Trending News Monday: Urban Outfitters Under Fire

Shootings, particularly school shootings, hit the American public’s sensitive spot. The unfathomable deaths of children and young adults spark national uproar–school’s are supposed to be safe; children are supposed to grow old; no one should ever kill an innocent, unsuspecting child. The mere mention of Virginia Tech University, Columbine High School or Sandy Hook Elementary trigger memories of the tragedies that took place at those academic institutes.

Time doesn’t necessarily lighten the weight of the tragedies, whether the shooting took place 44 years ago or two years ago. So when an apparel company tried to profit off of a school shooting that occurred more than four decades ago, the Internet reacted consequently. This Trending News Monday, take a look at the recent controversy involving the apparel company Urban Outfitters and a recent product offering.

Urban Outfitters began selling a “one-of-a-kind ” vintage Kent State sweatshirt Sunday night, but the shirt has a problem: the red stains and holes seem to look like blood and gun shots alluding to a very dark day in Kent State’s and America’s history. In 1970,  the Ohio National Guard shot dead four Kent State students and wounded nine others during an on campus protest, so the public was quick to believe the sweatshirt’s stains and holes were in some way inspired by the historical tragedy.

America’s youth, who happen to be the market for Urban Outfitters, score lower in U.S. history than in any other subject in school, so (unless adolescents are big Crosby, Stills, Nash and Young Fans), they likely are unfamiliar with the 1970 tragedy at Kent State. That was until BuzzFeed blew the whistle on the apparel company early this morning.

Kent State followed with an official statement regarding the Urban Outfitter’s sweatshirt, saying “We take great offense to a company using our pain for their publicity and profit. This item is beyond poor taste and trivializes a loss of life that still hurts the Kent State community today.”

Urban Outfitters, a notoriously unapologetic company, was quick to address the issue.  

Urban Outfitters sincerely apologizes for any offense our Vintage Kent State Sweatshirt may have caused. It was never our intention to allude to the tragic events that took place at Kent State in 1970 and we are extremely saddened that this item was perceived as such. The one-of-a-kind item was purchased as part of our sun-faded vintage collection. There is no blood on this shirt nor has this item been altered in any way. The red stains are discoloration from the original shade of the shirt and the holes are from natural wear and fray. Again, we deeply regret that this item was perceived negatively and we have removed it immediately from our website to avoid further upset.  — Urban Outfitters (@UrbanOutfitters) September 15, 2014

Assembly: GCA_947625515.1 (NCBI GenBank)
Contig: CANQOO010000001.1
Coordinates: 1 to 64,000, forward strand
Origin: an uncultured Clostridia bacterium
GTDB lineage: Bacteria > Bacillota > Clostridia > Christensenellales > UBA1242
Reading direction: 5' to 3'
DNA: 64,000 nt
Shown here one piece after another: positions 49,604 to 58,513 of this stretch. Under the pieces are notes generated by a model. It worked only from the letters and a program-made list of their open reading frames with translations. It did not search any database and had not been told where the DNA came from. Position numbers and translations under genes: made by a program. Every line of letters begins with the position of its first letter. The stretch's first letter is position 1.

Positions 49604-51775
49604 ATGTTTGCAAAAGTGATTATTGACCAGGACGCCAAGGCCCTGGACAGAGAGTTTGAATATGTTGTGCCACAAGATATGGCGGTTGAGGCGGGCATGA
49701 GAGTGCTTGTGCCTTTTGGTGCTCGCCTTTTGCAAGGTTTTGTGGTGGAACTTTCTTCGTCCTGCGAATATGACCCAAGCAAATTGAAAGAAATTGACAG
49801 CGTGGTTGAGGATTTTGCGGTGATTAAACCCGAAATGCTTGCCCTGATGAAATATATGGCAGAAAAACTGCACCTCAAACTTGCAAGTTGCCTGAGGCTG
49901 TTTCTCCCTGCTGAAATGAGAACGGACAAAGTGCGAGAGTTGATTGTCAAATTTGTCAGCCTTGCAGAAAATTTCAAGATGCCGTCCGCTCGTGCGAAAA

The one-of-a-kind “sun faded” vintage collection Urban Outfitters refers to in its statement includes vintage shirts from schools like Penn State, New Mexico University and UCLA, and all of the shirts clearly aren’t designed by Urban Outfitters, but that doesn’t let them off the hook for the insensitive blunder nor does it excuse the company from responsibly distributing its merchandise. People have voiced their skepticism on social media today that no one at the edgy and trendy company knew of the Kent State May 4 Massacre (which took place the same year the company was founded) or could not see how consumers might interpret the discoloration and holes from wear and tear as dye representing blood stains and holes signifying bullet holes.

The $129 sweatshirt was sold last night and the image has been removed from the Urban Outfitters website, but the sweatshirt then appeared on ebay with a starting bid of $550. Along with the sweatshirt, the ebay user posted a message that said, “I ordered it and am waiting myself, as soon as it arrives, I’ll ship it to you. Perfect for Halloween or whatever your deal is. Also; I’m gonna give 50% of the profit to The Southern Poverty Law Center, who protect those who cannot protect themselves, often those who are victims of police brutality.” The item has since been removed from ebay.

As Urban Outfitters faces this controversy, Twitter users are shaming the apparel company, using the hashtags #UrbanOutfitters, #KentState, #KentStateAlly and #KentStateSweatshirt.

All press cannot be good press, especially with such high public outcry, but this is not the first time the company has faced controversy over its merchandise: a shirt with a Star of David patch resembled Holocaust era wardrobe Jewish people were required to wear; the “Eat Less” tee shirt seemed to promote unhealthy eating habits; and the Ghettopoly game was filled with racial stereotypes.

Urban Outfitters will likely recover from this as they have with other controversies, but that begs the question how long can the brand go on utterly offending people and alienating consumers before their profits take a hit?

Cover Photo Source:Tupungato / Shutterstock.com

Cassandra is a Content Manager and Developer at SJG. She earned her BA from Fontbonne University in 2011. Outside the office, she enjoys an active, healthy and well-rounded lifestyle including reading, writing, running, golfing, watching films, listening to music, taking photographs, and consuming media and social media.